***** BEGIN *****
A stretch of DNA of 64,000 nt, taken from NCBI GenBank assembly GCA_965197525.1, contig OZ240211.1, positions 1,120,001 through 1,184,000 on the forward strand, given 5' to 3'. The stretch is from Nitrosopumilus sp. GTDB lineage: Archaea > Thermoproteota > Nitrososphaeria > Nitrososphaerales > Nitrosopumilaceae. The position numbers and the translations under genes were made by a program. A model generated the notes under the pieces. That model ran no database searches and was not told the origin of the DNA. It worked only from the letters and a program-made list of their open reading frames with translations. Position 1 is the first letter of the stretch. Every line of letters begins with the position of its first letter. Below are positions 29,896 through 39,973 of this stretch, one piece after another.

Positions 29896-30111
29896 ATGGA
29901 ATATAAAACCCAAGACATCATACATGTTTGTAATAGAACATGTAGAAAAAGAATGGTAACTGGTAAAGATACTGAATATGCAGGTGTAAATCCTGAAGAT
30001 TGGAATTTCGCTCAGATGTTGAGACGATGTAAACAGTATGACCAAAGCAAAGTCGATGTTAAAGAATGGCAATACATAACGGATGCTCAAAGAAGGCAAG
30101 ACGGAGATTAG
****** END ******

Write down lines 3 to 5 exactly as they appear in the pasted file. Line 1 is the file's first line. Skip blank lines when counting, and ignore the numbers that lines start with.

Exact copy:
29896 ATGGA
29901 ATATAAAACCCAAGACATCATACATGTTTGTAATAGAACATGTAGAAAAAGAATGGTAACTGGTAAAGATACTGAATATGCAGGTGTAAATCCTGAAGAT
30001 TGGAATTTCGCTCAGATGTTGAGACGATGTAAACAGTATGACCAAAGCAAAGTCGATGTTAAAGAATGGCAATACATAACGGATGCTCAAAGAAGGCAAG